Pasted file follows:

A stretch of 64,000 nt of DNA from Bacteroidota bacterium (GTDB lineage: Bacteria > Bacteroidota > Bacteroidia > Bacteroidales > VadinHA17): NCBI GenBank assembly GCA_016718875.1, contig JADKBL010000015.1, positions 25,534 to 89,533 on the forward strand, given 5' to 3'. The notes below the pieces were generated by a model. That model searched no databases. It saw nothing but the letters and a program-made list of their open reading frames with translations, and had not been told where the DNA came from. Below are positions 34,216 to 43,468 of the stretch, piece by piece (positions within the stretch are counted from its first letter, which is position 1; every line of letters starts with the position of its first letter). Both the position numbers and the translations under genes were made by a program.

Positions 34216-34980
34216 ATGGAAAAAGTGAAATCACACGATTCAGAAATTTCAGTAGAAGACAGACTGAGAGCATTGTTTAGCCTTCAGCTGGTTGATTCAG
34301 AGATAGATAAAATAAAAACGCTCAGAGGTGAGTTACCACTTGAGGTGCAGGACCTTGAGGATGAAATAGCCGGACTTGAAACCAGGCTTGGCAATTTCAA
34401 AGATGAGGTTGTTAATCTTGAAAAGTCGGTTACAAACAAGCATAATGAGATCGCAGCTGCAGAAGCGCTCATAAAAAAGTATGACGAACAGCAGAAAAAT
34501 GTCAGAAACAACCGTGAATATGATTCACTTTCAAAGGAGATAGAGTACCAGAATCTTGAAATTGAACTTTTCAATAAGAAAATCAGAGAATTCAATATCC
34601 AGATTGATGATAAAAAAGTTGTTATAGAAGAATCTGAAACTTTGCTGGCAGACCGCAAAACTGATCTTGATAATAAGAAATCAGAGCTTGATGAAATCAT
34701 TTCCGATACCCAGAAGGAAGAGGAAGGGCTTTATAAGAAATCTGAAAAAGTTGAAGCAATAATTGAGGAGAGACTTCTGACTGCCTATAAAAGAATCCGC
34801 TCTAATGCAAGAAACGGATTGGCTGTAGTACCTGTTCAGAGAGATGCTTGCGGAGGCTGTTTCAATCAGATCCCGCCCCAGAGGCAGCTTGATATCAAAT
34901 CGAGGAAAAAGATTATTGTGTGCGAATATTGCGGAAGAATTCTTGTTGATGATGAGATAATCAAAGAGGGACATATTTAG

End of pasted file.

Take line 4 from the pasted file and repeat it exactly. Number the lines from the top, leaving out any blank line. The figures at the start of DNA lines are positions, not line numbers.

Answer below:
34301 AGATAGATAAAATAAAAACGCTCAGAGGTGAGTTACCACTTGAGGTGCAGGACCTTGAGGATGAAATAGCCGGACTTGAAACCAGGCTTGGCAATTTCAA